Although many scientists oppose a presidential order banning nationals from seven Muslim-majority countries from entering the U.S., chemists from those nations could head to Europe or elsewhere in the industrialized world.
David Black, secretary general of the International Council of Scientists, says chemists from affected nations “may seek to go to other developed countries” to pursue their work.
Meanwhile Madeleine Von Holzen, a spokesperson for the Swiss Federal Institute of Technology in Lausanne (EPFL), Switzerland, says “bilateral informal discussions” had already taking place among EPFL staff and non-U.S. researchers interested in relocating to Switzerland as a result of the executive order.
The school—ranked number one in Europe in chemistry by U.S. News & World Report—operates globally. Some 19% of EPFL scientific publications are coauthored by researchers in the U.S. Approximately 200 students and professors at the institute originate from countries targeted by U.S. President Donald J. Trump’s order, according to EPFL.
Von Holzen says the school is advising a number of affected students from the institute—nationals from Iraq, Iran, Libya, Somalia, Sudan, Syria, and Yemen—who were expecting to travel to the U.S. after the 90-day ban on their entry expires.
At the University of Cambridge, the head of the chemistry department deferred to a statement issued by the vice-chancellor, Leszek Borysiewicz, in response to questions about the effect of the ban. The statement says, “Even as governments around the world seek to curb freedom of movement, the University of Cambridge remains committed to welcoming the best and brightest students and staff.”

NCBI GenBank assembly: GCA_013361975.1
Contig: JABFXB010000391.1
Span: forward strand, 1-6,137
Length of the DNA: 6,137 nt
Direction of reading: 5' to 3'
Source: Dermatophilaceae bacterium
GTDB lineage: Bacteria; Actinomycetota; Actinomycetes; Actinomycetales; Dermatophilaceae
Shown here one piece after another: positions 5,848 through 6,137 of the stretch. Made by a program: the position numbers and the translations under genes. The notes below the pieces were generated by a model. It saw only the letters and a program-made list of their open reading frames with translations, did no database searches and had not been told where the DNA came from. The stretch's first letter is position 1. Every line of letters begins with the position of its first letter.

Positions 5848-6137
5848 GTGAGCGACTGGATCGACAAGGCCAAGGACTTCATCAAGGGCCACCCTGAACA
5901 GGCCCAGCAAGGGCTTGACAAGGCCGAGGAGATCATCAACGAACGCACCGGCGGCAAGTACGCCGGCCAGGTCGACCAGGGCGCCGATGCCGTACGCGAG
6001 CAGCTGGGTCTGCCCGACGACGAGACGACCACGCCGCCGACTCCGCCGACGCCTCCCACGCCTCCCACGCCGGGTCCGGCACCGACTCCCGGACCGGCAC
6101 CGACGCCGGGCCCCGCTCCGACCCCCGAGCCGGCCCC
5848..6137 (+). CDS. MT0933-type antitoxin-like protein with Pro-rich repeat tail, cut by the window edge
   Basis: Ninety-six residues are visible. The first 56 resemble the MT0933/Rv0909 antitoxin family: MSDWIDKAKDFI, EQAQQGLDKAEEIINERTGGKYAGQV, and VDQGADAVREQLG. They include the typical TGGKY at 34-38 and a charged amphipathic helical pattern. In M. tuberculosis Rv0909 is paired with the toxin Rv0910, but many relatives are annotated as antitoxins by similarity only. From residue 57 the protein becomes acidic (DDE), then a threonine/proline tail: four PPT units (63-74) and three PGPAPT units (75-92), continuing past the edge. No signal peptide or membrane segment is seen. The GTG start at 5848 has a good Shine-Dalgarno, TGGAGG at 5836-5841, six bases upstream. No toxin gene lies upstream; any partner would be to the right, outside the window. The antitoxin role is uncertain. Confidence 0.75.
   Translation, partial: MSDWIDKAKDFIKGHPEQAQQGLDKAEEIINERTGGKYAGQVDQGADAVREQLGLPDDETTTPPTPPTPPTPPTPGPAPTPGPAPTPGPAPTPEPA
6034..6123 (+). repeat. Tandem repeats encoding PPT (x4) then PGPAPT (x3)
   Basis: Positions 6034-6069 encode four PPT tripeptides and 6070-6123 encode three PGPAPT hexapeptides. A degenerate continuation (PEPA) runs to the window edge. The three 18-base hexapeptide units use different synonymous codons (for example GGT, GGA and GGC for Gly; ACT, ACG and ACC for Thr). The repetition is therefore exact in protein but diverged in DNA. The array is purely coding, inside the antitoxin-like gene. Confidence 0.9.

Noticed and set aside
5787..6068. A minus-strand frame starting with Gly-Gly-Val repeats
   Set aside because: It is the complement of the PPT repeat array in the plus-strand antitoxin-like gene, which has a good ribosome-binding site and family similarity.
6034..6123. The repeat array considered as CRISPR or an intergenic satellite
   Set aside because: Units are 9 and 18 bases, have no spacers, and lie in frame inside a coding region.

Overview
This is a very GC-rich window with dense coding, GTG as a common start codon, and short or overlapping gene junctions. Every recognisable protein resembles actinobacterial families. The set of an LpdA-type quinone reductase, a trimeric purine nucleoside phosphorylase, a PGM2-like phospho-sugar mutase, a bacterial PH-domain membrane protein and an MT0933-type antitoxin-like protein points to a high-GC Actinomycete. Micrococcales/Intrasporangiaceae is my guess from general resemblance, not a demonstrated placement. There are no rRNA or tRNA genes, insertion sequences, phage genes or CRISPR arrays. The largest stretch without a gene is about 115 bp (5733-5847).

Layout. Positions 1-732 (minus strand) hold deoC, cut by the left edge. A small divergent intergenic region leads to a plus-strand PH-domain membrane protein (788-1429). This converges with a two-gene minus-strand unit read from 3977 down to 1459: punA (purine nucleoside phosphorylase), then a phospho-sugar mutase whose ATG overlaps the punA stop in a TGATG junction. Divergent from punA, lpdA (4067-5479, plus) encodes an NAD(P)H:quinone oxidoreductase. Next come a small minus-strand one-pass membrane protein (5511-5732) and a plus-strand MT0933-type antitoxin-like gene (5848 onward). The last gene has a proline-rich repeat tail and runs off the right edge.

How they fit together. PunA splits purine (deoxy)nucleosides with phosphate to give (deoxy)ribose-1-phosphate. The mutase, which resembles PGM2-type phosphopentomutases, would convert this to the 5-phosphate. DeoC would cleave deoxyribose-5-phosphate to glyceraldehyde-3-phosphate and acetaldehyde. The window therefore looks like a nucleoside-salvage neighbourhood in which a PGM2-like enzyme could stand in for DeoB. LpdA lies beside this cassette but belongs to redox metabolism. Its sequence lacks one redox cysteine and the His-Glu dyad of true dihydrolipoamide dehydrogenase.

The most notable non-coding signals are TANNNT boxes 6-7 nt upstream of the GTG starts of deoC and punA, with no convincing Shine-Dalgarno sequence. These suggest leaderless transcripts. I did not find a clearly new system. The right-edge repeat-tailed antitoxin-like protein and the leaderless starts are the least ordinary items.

Attempts to contact students or professors at Cambridge, Imperial College London, the University of Oxford, and EPFL were unsuccessful. Representatives from the administrations and student unions told C&EN that students may be uncomfortable speaking as long as their visa statuses may be under threat.
Black tells C&EN that for scientists affected by the ban, the announcement is “career-transforming” as they are unable to work or attend specialized scientific conferences in the U.S.
“Anything that restricts freedom of movement and freedom of cooperation will be a negative for the development of chemistry and other sciences. This is a fundamental truth,” says Black, who is also a professor of organic chemistry at the University of New South Wales in Australia.
Recent popular votes in Europe have changed the panorama for foreign academics and students drawn to certain European countries. Britain’s Brexit referendum last June would affect people from other European Union nations who are working in the U.K. And Switzerland’s electorate in February 2014 voted in favor of an initiative to restrict foreign immigration.
Von Holzen indicated the recruitment process for professors at EPFL was rigorous and could take up to a year. She said the school was mindful of remaining “open for everyone,” and that no decisions had been made yet to introduce a fast-track process for “specific people.”